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Flow Propagation

IP.com Disclosure Number: IPCOM000185210D
Original Publication Date: 2009-Jul-15
Included in the Prior Art Database: 2009-Jul-15
Document File: 6 page(s) / 95K

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Companies with high-performing supply chain networks (SCN) enjoy essential competitive advantages [1]. Unfortunately, SCN executives report that the risk has significantly risen in the past years [2]. Both in practice and academia the topic of mitigating SCN risk receives considerable attention, i.e. [3], [4]. Thereby, a deep understanding of these risks is crucial. Based on that understanding, the users need to be able to mitigate those risks both at a global and local level. In high tech supply networks like the Semiconductor industries, this problem becomes increasingly complex as the supply chain is characterized by strongly cyclical demand and a highly immature supply process due to the constant need for delivering cutting edge technologies. This results in a severely strained supply processes that is increasingly subject to number of disruptions. Traditional ERP or advanced planning systems that match supply to existing demand fail to adequately support the SCN and are often blamed for causing information distortion due to issuing of ?nervous build schedules?. Distorted demand leads to demand amplification and finally increased supply chain inventories. The point of criticism is that the direct execution of the MRP generated production schedules, might lead to unstable supply schedules and create demand fluctuations for all upstream levels in the chain. This results in a constant never ending cycle of gaps between planning and execution processes. The present invention provides a unique method for determining the production, distribution, or network flow rates in a multi echelon SCN or multiple customer-supplier pairs of operations, while providing a framework to manage the risks or variability by optimizing the total network inventory required for supporting a desired service level. This invention develops an improved technique to allow users to dampen the propagation of variability through the SCN resulting in lower total inventory buffer through out the multi echelon supply network.

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Flow Propagation

Traditionally SCNs face tremendous pressures from both directions; demand and supply variability. Coupled with the complexities of long product lead times and immature manufacturing process (due to the need to maintain cutting edge technology leadership), it is an extremely complex problem to optimize in Semiconductor industries. The effects of one event in the SCN can amplify the classic problem of "Bull Whip effect", with disastrous implications to the bottom line. A traditional ERP or APS system with its deterministic capabilities often falls short in being able to represent and optimize the business and fails severely in supporting a "Supply Chain for Growth" strategy. The root cause of the problem also lies in the technique that Advanced Planning (APS) and ERP system uses a deterministic DRP- or MRP I/II-based logic. This logic explodes independent demands through the bill of material (BOM) to generate requirements and schedules at each BOM level in the SCN. Some of the "best of class" processes try to mitigate this problem by managing risks using optimization techniques around capacity constraint tradeoffs aligned to business goals. These objectives are then centrally orchestrated using consensus business rules. They still fall short of addressing the problem as these processes are still dependent on nominal and deterministic inputs and often lead to propagation and amplification of both demand and supply variability across all stock nodes. This results in a significant supply / demand miss-match. Moreover, the variability in demand patterns and supply performance cannot be considered easily if at all. The other root cause is not being able to effectively factor variability in their calculations and employ a simple lead time offset Qty per explode calculation of independent demands to determine the demands at the intermediate stocking points in the SCN. The safety stock for manufacturing is expressed in simplistic techniques like Days of Supply or Demand buffer if considered at all. The exploded demands then become the inputs for the local manufacturing sites or operations to execute according to the plan. The goal of these processes or techniques is to generate a time based schedule for each operation in the SCN, giving it very little room to make any changes without re-planning the entire SCN, a very cost and manual intensive process to run. So, most companies choose not to rerun the process. The deterministic demand-based planning system described above results in tremendous amount of "waste" as it tries to determine "what", "when", and " how much" to build based on aged data or information, constantly in a catch up mode with the plan.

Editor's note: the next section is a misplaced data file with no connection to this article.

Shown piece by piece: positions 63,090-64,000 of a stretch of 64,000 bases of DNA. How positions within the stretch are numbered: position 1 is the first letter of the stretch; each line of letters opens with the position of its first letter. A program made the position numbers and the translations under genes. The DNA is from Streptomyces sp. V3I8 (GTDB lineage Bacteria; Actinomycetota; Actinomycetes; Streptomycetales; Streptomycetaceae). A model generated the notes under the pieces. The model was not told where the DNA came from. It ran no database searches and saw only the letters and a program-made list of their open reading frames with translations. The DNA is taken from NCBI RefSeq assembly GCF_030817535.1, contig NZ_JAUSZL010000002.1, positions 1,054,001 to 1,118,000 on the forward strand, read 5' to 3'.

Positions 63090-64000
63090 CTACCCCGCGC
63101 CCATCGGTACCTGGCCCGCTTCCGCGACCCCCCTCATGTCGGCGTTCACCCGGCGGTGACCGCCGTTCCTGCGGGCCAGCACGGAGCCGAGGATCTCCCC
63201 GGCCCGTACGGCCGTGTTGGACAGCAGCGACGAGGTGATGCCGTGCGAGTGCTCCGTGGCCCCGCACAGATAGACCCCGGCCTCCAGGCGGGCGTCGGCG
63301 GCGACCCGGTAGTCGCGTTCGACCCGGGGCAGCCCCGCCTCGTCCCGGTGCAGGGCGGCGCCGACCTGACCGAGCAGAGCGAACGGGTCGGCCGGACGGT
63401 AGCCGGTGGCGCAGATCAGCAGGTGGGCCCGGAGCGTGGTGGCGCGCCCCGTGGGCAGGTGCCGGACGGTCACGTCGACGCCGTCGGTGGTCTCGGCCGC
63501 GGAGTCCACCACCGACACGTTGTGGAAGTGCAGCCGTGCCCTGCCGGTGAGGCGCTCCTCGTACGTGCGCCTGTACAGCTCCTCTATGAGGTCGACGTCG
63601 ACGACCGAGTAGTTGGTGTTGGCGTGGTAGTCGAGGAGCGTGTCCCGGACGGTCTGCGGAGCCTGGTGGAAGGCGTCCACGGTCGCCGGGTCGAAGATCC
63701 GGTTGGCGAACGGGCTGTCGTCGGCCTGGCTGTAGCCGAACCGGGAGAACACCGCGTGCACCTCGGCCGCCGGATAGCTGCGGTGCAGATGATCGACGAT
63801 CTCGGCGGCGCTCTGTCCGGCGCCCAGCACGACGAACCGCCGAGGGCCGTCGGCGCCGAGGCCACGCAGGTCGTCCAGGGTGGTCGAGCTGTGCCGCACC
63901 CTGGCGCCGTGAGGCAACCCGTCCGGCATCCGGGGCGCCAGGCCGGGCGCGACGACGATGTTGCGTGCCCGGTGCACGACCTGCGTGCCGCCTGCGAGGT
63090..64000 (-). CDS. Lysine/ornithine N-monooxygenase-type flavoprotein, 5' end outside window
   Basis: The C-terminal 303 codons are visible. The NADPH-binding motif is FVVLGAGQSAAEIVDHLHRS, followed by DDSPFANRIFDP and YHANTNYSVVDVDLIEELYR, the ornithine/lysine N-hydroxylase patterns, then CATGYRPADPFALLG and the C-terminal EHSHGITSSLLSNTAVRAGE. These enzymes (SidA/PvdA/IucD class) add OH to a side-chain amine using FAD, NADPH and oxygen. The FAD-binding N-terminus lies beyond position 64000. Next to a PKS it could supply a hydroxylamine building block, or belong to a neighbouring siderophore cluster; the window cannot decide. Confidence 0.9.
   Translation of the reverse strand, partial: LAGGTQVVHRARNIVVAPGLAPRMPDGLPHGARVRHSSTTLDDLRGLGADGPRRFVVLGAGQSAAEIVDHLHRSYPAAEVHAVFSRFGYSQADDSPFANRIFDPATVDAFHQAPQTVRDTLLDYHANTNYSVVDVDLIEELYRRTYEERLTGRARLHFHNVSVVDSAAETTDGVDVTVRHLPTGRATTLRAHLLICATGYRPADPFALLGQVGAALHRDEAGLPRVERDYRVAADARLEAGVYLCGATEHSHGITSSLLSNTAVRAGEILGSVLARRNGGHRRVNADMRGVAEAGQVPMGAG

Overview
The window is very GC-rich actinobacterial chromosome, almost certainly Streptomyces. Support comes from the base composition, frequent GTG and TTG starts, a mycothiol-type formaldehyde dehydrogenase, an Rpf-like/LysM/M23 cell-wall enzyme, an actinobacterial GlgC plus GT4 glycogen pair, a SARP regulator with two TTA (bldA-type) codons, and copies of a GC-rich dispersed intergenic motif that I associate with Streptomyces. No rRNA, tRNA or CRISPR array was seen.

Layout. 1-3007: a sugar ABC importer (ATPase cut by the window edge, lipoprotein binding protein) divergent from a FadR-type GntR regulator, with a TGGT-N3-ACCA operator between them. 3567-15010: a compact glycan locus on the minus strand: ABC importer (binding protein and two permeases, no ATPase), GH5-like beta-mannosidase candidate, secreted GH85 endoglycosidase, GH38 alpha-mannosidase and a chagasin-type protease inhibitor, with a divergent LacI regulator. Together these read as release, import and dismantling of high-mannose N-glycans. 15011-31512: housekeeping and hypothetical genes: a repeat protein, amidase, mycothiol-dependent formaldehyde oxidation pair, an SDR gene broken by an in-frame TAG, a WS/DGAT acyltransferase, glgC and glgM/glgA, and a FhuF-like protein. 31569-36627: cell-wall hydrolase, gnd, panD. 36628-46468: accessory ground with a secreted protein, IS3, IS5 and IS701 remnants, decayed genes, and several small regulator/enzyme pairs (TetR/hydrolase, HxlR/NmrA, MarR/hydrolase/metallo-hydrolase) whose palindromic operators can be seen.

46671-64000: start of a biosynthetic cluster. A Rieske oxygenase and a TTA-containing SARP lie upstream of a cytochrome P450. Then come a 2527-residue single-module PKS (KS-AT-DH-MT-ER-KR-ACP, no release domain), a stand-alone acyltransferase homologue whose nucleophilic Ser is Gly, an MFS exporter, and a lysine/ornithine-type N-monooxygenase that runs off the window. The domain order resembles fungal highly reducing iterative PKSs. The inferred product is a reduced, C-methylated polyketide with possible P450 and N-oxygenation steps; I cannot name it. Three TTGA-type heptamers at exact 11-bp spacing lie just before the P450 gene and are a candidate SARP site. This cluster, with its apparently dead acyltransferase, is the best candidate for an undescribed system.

Therefore, there is a need to develop an improved methodology of planning a multi echelon SCN, which understands the involved risks in a highly uncertain...